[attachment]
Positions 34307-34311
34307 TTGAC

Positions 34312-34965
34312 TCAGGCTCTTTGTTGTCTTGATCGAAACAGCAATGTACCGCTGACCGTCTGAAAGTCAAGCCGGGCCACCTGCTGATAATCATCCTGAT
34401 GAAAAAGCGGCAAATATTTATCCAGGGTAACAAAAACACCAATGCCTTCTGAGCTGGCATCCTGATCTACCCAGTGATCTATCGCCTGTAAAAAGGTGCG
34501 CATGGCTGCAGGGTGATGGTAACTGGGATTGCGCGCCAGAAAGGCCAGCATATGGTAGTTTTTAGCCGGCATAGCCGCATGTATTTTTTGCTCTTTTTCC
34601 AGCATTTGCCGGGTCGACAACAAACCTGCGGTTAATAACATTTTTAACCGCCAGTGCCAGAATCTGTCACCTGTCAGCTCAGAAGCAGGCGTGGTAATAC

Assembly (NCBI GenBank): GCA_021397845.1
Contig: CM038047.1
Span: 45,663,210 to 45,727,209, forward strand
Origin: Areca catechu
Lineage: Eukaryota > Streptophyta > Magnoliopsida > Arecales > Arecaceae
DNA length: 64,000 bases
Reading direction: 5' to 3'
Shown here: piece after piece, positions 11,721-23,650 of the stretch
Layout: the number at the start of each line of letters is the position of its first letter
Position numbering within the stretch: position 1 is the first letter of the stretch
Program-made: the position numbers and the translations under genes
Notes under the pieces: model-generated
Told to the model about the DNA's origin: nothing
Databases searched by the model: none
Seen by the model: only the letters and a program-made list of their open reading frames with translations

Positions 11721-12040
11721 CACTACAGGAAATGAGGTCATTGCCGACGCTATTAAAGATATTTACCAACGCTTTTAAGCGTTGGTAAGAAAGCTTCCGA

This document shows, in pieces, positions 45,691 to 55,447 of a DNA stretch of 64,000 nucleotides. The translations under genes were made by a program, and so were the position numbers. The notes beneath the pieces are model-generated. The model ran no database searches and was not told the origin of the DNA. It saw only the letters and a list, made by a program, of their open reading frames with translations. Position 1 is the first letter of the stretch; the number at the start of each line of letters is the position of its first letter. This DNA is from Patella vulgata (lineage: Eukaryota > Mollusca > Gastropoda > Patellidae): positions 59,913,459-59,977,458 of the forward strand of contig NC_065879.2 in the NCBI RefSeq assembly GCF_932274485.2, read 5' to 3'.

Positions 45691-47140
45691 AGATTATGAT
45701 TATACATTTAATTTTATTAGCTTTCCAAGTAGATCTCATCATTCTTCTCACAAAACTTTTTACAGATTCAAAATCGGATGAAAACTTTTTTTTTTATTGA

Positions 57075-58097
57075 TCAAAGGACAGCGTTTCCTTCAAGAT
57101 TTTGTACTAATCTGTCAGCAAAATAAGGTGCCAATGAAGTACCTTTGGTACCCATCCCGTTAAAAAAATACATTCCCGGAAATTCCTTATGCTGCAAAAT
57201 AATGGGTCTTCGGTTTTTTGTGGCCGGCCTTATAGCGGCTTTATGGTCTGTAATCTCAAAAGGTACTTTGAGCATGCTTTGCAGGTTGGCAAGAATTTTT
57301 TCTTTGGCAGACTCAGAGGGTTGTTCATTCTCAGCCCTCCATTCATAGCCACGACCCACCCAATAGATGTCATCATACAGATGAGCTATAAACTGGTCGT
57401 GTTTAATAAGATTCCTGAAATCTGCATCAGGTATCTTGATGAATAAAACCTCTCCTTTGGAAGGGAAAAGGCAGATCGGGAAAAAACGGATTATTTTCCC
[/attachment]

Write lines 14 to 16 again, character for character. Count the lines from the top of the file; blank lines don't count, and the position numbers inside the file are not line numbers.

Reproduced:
Reading direction: 5' to 3'
Shown here: piece after piece, positions 11,721-23,650 of the stretch
Layout: the number at the start of each line of letters is the position of its first letter